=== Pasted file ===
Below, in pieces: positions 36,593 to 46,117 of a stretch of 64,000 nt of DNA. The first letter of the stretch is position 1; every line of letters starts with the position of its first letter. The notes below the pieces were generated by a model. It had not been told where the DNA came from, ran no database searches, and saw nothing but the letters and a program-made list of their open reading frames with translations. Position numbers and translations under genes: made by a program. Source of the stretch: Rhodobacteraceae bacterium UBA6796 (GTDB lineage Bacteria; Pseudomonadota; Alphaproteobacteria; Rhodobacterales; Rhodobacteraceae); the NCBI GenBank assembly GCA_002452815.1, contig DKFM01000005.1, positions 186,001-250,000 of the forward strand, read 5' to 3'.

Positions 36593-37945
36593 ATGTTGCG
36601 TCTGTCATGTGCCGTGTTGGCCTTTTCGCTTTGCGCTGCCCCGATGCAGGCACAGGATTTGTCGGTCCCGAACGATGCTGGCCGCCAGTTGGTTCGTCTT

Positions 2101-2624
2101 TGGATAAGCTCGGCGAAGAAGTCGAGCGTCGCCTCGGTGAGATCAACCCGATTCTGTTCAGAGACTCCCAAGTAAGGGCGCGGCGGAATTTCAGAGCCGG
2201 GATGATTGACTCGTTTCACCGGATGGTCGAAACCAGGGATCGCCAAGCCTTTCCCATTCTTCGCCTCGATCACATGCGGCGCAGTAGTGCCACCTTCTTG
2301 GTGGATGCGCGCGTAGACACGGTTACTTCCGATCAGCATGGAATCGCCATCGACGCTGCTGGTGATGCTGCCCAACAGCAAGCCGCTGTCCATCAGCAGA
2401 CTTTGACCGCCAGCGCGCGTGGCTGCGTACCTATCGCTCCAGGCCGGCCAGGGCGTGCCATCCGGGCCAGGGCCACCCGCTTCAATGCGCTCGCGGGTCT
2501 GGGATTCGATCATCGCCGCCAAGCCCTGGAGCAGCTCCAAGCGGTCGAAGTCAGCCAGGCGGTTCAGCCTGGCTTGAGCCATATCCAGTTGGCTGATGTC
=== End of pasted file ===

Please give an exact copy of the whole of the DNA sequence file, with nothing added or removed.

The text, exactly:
Below, in pieces: positions 36,593 to 46,117 of a stretch of 64,000 nt of DNA. The first letter of the stretch is position 1; every line of letters starts with the position of its first letter. The notes below the pieces were generated by a model. It had not been told where the DNA came from, ran no database searches, and saw nothing but the letters and a program-made list of their open reading frames with translations. Position numbers and translations under genes: made by a program. Source of the stretch: Rhodobacteraceae bacterium UBA6796 (GTDB lineage Bacteria; Pseudomonadota; Alphaproteobacteria; Rhodobacterales; Rhodobacteraceae); the NCBI GenBank assembly GCA_002452815.1, contig DKFM01000005.1, positions 186,001-250,000 of the forward strand, read 5' to 3'.

Positions 36593-37945
36593 ATGTTGCG
36601 TCTGTCATGTGCCGTGTTGGCCTTTTCGCTTTGCGCTGCCCCGATGCAGGCACAGGATTTGTCGGTCCCGAACGATGCTGGCCGCCAGTTGGTTCGTCTT

Positions 2101-2624
2101 TGGATAAGCTCGGCGAAGAAGTCGAGCGTCGCCTCGGTGAGATCAACCCGATTCTGTTCAGAGACTCCCAAGTAAGGGCGCGGCGGAATTTCAGAGCCGG
2201 GATGATTGACTCGTTTCACCGGATGGTCGAAACCAGGGATCGCCAAGCCTTTCCCATTCTTCGCCTCGATCACATGCGGCGCAGTAGTGCCACCTTCTTG
2301 GTGGATGCGCGCGTAGACACGGTTACTTCCGATCAGCATGGAATCGCCATCGACGCTGCTGGTGATGCTGCCCAACAGCAAGCCGCTGTCCATCAGCAGA
2401 CTTTGACCGCCAGCGCGCGTGGCTGCGTACCTATCGCTCCAGGCCGGCCAGGGCGTGCCATCCGGGCCAGGGCCACCCGCTTCAATGCGCTCGCGGGTCT
2501 GGGATTCGATCATCGCCGCCAAGCCCTGGAGCAGCTCCAAGCGGTCGAAGTCAGCCAGGCGGTTCAGCCTGGCTTGAGCCATATCCAGTTGGCTGATGTC